What happens if I eat raw cookie dough while pregnant?

Eating raw cookie dough while pregnant is generally not recommended due to the potential risks from consuming uncooked eggs and flour. However, many pregnant women may give into the temptation of sneaking a bite or two while baking cookies. So what exactly are the risks, and how much raw cookie dough is safe to eat during pregnancy?

Quick Answer

The main risks from eating raw cookie dough while pregnant come from raw eggs, which can contain salmonella bacteria. While the chance of getting salmonella from eggs is low, pregnant women are at higher risk of serious complications. It’s best to avoid eating raw dough with eggs. Pre-made heat-treated cookie dough or baking your own cookies fully are safer options during pregnancy.

Raw Eggs and Salmonella Risk

The primary health concern with eating raw cookie dough while pregnant is salmonella infection from raw eggs. Salmonella bacteria can contaminate eggshells and occasionally get inside the egg during formation. Eating raw or undercooked eggs allows any bacteria present to survive and infect you. Salmonella causes an estimated 1.35 million infections, 26,500 hospitalizations, and 420 deaths in the U.S. every year, according to the CDC.

Symptoms of salmonella infection include:

  • Diarrhea
  • Fever and chills
  • Stomach cramps
  • Nausea and vomiting
  • Headache

While most healthy adults recover from salmonella in 4-7 days without treatment, it can cause severe dehydration if fluids are not replaced. It can also spread from the intestines to the bloodstream and become life-threatening unless antibiotics are given.

Pregnant women are one of the groups at higher risk for severe salmonella infections. Hormonal changes and immune system adjustments during pregnancy make it harder for the body to fight off infections. Salmonella can also cross the placenta and infect the baby, potentially leading to premature birth or stillbirth. One study found pregnant women with salmonella infections were over 7 times more likely to have pregnancy complications.

Salmonella Statistics in Raw Eggs

Only around 1 in every 20,000 eggs in the U.S. is contaminated with salmonella, according to the FDA. So the chances of getting sick from eating a small amount of raw cookie dough are extremely low. However, health experts do not consider this risk acceptable during pregnancy due to the severity of potential complications.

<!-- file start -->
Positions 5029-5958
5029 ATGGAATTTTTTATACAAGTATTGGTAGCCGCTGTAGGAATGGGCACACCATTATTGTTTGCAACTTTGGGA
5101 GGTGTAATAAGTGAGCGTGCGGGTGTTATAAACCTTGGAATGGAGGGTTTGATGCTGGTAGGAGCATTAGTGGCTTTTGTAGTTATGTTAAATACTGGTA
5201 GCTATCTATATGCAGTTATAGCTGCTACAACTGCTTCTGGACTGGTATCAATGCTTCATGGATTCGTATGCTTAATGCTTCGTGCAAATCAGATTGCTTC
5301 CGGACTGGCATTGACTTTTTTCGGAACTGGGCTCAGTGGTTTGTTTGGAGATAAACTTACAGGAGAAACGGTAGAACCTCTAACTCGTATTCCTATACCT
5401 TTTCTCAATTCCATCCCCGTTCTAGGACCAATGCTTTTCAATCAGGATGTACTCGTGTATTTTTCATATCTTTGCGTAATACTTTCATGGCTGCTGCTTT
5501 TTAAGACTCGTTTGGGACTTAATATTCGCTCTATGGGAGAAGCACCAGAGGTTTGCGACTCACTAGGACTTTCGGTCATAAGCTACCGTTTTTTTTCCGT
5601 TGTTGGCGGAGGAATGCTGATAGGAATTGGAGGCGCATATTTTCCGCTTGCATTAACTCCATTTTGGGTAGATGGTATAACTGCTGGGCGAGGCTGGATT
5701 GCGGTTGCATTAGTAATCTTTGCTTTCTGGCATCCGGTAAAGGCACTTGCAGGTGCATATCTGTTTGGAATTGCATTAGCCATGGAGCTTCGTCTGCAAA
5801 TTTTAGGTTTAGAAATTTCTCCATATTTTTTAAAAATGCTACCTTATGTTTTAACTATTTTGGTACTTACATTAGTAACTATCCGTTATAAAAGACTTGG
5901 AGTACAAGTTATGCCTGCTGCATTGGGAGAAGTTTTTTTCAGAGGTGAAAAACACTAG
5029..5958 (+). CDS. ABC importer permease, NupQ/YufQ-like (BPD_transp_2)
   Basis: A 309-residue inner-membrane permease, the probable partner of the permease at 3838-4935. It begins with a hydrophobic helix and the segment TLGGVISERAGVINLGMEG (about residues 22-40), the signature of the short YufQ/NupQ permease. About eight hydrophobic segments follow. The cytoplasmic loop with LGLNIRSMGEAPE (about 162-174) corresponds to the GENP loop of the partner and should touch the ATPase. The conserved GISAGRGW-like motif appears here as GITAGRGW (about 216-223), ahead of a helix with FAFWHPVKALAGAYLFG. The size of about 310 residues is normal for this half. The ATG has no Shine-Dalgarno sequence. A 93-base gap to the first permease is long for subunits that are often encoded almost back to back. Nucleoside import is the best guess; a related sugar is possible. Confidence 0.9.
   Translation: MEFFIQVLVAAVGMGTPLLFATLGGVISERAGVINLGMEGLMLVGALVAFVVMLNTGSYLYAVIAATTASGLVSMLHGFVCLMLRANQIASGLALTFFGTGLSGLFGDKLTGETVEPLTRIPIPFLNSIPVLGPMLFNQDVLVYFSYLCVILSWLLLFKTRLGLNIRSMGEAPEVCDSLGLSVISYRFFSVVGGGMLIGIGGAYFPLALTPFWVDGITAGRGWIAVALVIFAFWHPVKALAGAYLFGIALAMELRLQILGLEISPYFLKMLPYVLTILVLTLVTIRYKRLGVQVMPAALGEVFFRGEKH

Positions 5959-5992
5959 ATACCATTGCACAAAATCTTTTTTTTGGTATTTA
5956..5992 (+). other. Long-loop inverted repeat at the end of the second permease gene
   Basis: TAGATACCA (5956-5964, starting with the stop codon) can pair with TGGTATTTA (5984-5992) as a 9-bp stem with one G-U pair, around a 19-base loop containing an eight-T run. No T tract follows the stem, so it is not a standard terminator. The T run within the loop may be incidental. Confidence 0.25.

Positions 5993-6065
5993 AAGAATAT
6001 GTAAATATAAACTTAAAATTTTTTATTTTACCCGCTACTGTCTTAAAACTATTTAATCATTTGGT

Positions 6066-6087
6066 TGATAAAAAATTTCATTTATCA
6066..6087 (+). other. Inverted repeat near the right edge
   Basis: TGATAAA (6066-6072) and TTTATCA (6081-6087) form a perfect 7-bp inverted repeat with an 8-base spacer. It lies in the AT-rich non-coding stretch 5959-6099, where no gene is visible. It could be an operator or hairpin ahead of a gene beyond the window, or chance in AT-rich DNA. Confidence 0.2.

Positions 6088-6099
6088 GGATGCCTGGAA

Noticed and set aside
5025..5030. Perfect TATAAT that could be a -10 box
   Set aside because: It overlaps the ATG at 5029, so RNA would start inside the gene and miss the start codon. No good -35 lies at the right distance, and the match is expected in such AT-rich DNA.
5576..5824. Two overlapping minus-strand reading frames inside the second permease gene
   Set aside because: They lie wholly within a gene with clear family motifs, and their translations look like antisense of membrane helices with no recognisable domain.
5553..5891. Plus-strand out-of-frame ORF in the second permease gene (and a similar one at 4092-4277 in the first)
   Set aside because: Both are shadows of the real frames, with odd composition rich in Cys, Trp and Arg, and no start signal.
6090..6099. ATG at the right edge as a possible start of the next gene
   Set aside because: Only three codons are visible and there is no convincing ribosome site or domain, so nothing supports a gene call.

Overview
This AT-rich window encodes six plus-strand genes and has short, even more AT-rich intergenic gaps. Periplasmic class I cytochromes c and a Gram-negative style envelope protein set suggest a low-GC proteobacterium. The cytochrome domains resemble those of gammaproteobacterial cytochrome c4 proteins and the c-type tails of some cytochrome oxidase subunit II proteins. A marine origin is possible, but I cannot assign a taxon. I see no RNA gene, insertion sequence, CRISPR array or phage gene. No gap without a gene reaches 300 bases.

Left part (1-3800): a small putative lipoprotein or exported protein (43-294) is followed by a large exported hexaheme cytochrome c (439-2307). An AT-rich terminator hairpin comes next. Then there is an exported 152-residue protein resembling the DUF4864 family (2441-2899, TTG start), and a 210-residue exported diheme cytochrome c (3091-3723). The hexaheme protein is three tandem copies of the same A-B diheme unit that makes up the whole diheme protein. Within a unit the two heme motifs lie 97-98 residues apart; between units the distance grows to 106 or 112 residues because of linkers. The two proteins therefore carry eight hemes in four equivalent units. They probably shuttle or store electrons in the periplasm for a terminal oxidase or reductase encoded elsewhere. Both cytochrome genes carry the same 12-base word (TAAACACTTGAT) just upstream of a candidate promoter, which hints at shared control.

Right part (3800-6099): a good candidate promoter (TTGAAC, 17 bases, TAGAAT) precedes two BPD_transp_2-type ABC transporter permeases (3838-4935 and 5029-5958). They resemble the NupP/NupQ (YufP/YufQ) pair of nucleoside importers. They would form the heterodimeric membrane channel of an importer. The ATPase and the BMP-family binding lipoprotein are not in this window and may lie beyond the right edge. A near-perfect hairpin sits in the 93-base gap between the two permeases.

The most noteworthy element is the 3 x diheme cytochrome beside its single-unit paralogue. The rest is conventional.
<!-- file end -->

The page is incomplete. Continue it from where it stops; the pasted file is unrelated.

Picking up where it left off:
The salmonella risk increases with more raw eggs consumed. Eating multiple batches of cookie dough could potentially expose you to higher bacterial levels. For example, if each batch contained 2 eggs, eating dough from 5 batches would equal 10 raw eggs consumed.

How to Reduce the Risk

To enjoy cookie dough safely during pregnancy:

  • Use pasteurized eggs in homemade dough. Pasteurization heats the eggs enough to kill bacteria like salmonella.
  • Buy pre-made heat-treated cookie dough. Many brands now offer ready-to-bake dough that has been heat processed for safety.
  • Bake cookies fully until no raw dough remains. Only eat fully cooked cookies, not dough scraps.

Avoid tasting large quantities of raw dough or batch bowl scrapings. Do not make raw egg-containing cookie dough and allow it to sit at room temperature for long periods before baking either.

Raw Flour Concerns

In addition to raw eggs, there is also a small risk from consuming raw flour while pregnant. Uncooked flour may contain E. coli bacteria, which can cause serious food poisoning. Like salmonella, certain strains of E. coli also pose a higher health risk in pregnant women and may affect the developing baby.

However, raw flour is not considered as dangerous as raw eggs. The low moisture content of flour makes it more difficult for bacteria to grow. Cases of food poisoning from raw flour are much rarer compared to raw eggs.

Nonetheless, completely cooking flour-containing foods like cookie dough and bread dough reduces the infection risk. Consuming large amounts of raw dough could potentially expose you to E. coli bacteria from the flour.

Other Raw Dough Risks

Aside from the raw egg and flour concerns, there are a few other reasons medical professionals recommend against eating raw cookie dough when pregnant:

  • Foodborne illness outbreaks – Commercial raw cookie dough has been linked to food poisoning outbreaks in the past. In 2009-2015, several outbreaks of E. coli and salmonella were traced back to raw pre-made cookie dough.
  • Food labeling errors – Products may claim to be fully cooked when some raw dough lingers. It’s safest not to take the risk with any unbaked products.
  • Cross-contamination – Even if pasteurized eggs are used, other ingredients like chocolate chips or nuts can introduce bacteria if storage practices are subpar.

The overall chances of foodborne illness from a bite or two of dough are remote. But pregnancy increases the stakes of any potential infection. Following the FDA’s recommendation to avoid raw dough altogether when expecting eliminates this gamble.

How Much Raw Dough Is Dangerous?

There is no set cut-off for how much raw dough is known to be safe or dangerous during pregnancy. Even a small bite could theoretically transmit salmonella or E. coli, though the risk is extremely low.